Throughout the fifteenth century there were many bloody riots. For example, tensions arose in Córdoba between Christians and conversos, where they formed two hostile parties. On March 14, 1473, during a dedication procession, a girl accidentally threw dirty water from the window of the house of one of the wealthiest conversos (the customary way to dispose of it.) The water splashed on an image of the Virgin being carried in procession in honor of a new society (from which conversos had been excluded by Bishop D. Pedro.) Thousands immediately joined in a fierce shout for revenge.
The mob went after conversos, denouncing them as heretics, killing them, and burning their houses.
Why so much rage against conversos? They would practice old Jewish traditions in secret after they converted--cultural stuff, like using non-Christian names with each other, or birth and marriage rites. But these were often perceived as woeful backsliding into infidels, or even sometimes as outright sabotage against the faith. Marrano acquired connotations of "filthy-dirty" (sucio) and "unscrupulous" (sin escrúpulos) during the time of the Spanish Inquisition, when the term was used to impugn the character of the recalcitrant crypto-Jew. Naturally there was also plain old racism.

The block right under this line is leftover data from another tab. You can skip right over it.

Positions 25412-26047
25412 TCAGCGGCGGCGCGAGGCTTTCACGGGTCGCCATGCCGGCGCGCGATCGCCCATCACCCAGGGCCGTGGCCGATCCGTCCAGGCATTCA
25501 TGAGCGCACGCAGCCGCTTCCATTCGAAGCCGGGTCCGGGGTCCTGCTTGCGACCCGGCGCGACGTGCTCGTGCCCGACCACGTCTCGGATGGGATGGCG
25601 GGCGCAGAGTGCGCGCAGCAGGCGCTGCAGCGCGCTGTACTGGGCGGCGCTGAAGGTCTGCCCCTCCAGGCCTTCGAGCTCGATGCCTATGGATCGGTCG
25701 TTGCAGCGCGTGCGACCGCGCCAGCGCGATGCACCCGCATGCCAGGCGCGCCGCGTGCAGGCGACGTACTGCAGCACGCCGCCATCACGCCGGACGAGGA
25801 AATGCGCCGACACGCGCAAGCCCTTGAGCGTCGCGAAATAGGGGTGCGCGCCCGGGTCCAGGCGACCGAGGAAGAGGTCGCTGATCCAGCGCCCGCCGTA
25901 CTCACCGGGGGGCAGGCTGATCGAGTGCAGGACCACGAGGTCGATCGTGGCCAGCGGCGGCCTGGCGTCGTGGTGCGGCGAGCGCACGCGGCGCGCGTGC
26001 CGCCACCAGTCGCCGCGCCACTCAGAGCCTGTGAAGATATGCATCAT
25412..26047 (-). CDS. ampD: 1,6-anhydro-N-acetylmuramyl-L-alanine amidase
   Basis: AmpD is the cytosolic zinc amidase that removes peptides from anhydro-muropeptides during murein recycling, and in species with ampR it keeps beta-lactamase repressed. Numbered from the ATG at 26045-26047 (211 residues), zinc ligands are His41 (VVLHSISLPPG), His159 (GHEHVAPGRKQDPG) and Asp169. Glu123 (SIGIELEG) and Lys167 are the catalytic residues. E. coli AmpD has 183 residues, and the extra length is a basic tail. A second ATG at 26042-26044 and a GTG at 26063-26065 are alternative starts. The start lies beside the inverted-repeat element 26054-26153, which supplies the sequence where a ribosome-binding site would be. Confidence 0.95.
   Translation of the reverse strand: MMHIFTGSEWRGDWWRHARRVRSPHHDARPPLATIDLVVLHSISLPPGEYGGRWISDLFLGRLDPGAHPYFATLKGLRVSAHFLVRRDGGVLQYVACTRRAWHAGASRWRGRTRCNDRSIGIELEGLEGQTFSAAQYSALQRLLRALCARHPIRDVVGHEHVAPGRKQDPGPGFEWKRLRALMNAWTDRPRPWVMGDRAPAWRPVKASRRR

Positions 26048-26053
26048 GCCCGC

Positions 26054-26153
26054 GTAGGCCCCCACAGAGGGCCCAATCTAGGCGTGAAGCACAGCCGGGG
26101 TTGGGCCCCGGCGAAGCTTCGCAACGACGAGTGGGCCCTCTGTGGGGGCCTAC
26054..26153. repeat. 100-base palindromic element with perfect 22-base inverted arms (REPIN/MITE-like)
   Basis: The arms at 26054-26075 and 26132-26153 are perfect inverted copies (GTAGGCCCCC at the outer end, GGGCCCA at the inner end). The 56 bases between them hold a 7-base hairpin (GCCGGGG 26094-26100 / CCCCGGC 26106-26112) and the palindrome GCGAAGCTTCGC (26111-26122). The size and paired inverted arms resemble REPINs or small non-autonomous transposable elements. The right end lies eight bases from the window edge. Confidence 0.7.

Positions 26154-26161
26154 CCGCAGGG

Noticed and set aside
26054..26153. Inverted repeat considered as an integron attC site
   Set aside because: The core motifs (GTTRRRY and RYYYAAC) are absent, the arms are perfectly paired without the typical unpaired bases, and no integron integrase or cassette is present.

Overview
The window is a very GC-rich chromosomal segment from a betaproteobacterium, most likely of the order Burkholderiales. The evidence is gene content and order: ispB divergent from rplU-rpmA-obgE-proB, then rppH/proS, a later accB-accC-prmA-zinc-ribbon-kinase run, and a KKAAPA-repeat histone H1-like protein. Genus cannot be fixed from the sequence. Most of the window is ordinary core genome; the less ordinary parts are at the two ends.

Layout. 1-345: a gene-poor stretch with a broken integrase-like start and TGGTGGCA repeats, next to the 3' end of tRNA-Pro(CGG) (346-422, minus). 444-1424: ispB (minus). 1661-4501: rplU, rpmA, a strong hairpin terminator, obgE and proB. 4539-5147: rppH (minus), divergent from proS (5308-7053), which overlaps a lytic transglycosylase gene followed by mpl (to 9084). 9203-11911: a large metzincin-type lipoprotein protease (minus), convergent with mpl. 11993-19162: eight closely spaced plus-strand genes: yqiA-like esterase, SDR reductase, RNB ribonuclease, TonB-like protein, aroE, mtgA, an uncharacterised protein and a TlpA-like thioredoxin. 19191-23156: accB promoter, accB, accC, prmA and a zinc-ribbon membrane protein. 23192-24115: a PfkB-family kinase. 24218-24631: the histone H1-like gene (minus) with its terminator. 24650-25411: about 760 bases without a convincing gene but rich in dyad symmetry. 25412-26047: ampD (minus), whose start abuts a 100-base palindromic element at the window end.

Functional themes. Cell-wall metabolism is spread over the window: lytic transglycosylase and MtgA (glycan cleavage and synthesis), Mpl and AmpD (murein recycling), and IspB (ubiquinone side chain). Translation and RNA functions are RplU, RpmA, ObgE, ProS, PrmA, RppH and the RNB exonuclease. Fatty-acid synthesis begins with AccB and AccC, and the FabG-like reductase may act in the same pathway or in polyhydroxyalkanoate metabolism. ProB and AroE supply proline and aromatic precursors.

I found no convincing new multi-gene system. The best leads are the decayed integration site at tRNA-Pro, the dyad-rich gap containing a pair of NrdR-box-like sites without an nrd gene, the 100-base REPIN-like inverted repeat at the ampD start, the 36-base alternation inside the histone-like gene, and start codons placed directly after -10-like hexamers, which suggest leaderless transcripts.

Both Christians and Jews called them tornadizo (renegade). James I, Alfonso X and John I passed laws forbidding the use of this epithet. This was part of a larger pattern of royal protection, as laws were promulgated to protect their property, forbid attempts to reconvert them, and regulate the behavior of the conversos themselves, preventing their cohabitation or even dining with Jews, lest they convert back. The conversos did not enjoy legal equality. Alfonso VII prohibited the "recently converted" from holding office in Toledo, where there were constant anti-converso riots. They had both supporters and bitter opponents within the Christian secular and religious leadership. Conversos could be found in various roles within the Iberian kingdoms, from bishop to royal mistress, showing a degree of general acceptance, yet they became targets of occasional pogroms during times of extreme social tension